Municipal and county leaders from Jefferson and Berkeley Counties are scheduled to meet Thursday afternoon with eastern panhandle legislators to brainstorm about ways to save the commuter rail service between those two counties and Washington, D.C.

House of Delegates member Jason Barrett (D-Berkeley) told me on Talkline Tuesday that the local governments will be asked to make a financial contribution to keep trains running.

Currently, the Maryland Area Regional Commuter train service, known as MARC, operates six trains a day—three from Jefferson and Berkeley Counties to D.C. in the morning and three return trips in the afternoon.

Ticket prices and ridership do not cover the full cost of service, so Maryland wants West Virginia to pay $3.4 million to subsidize the service.  The West Virginia legislature has allocated only $1.1 million.

Senate Finance Committee Chairman Craig Blair (R-Berkeley), who is a fiscal hawk, is trying to hold the line on state spending.  However, Blair might be convinced to soften his position if the localities kick in a portion of the cost.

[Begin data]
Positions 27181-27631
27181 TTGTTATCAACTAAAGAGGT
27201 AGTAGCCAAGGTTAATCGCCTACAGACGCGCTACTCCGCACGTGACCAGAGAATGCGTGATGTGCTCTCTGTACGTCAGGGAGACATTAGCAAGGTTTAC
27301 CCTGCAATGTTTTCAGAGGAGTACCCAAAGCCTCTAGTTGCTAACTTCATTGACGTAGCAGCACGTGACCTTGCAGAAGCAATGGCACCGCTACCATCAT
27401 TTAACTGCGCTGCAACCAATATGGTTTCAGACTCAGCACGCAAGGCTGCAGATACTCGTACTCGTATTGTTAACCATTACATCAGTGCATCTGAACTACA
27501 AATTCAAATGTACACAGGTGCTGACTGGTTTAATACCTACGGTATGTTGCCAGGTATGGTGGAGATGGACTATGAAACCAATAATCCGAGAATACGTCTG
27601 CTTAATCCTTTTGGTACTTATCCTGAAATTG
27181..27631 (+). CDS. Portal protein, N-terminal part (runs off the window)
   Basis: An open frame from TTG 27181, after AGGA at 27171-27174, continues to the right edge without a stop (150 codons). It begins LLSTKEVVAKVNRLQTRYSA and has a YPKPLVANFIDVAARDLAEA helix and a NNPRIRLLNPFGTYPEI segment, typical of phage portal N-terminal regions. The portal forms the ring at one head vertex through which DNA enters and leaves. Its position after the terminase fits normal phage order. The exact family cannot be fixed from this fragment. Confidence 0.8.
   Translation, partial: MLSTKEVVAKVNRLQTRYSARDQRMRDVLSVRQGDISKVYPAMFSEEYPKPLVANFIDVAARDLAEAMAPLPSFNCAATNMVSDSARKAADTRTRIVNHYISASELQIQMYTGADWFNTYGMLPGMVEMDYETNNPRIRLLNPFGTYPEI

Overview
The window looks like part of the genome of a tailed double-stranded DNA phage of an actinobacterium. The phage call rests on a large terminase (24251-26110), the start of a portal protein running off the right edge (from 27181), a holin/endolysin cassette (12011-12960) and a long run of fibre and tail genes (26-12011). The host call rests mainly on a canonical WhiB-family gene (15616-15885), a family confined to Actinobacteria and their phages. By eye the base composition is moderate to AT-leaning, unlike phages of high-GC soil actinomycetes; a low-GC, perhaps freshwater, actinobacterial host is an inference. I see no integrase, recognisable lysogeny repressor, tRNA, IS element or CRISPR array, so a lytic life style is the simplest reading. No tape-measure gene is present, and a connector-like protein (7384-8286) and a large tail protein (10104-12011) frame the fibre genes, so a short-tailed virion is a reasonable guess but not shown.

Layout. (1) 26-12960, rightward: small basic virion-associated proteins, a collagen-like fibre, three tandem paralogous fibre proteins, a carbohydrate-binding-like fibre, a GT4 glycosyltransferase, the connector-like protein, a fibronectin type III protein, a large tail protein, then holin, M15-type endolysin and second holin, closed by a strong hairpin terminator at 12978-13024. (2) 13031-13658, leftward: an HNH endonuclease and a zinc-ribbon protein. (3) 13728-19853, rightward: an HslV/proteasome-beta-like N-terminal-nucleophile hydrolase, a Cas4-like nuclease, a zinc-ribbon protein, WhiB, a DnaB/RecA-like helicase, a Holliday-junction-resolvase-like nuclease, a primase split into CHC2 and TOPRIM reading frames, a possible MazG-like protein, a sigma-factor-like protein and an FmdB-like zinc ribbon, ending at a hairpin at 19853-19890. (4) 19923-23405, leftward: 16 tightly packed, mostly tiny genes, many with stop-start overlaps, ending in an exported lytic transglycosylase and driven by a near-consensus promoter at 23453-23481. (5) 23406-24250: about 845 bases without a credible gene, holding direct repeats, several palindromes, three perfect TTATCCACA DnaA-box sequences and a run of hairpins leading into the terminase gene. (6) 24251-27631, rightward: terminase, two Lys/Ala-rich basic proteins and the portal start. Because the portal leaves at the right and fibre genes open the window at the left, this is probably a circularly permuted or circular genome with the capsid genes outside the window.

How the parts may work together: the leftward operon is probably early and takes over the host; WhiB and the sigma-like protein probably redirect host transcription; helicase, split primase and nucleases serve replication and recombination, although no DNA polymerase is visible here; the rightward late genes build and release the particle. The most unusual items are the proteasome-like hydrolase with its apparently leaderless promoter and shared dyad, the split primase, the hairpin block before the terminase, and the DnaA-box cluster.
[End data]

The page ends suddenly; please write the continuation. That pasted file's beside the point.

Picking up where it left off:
So, who is going to make up the difference?

First, the riders themselves should bear more of the cost of the service, and that means higher ticket prices.  However, if ticket prices go up too high then fewer people will use the trains, meaning the subsidy would have to be even higher to keep service.

Second, get with Maryland to see if it is willing to accept a lower subsidy, or at least find out why Maryland has put the figure at $3.4 million.

Third, many local officials argue passionately for the train service, saying the benefit to the region goes beyond the individual riders. So, Jefferson and Berkeley Counties, Martinsburg, Charles Town, Ranson, Harpers Ferry, Shepherdstown and other local governments in the region must chip in.

Fourth, if Maryland and West Virginia can agree on a price, and if West Virginia can come up with the money, lock in the deal for a few years so that this is not an annual problem.

Fifth, the state can increase its subsidy if, and only if, the first four conditions are met.

Frankly, the easier solution would be to provide no subsidy at all, drop the train service, and let the 250 to 300 people who ride the train each workday to and from Washington drive to work like everyone else.

However, once the train service disappears it will probably never come back.  Meanwhile, Jefferson and Berkeley Counties increasingly serve as bedroom communities for the greater D.C. area. If this service is as important as the local leaders and passengers say it is, then the solution begins with the riders themselves and the communities served by the trains having more skin in the game.

 

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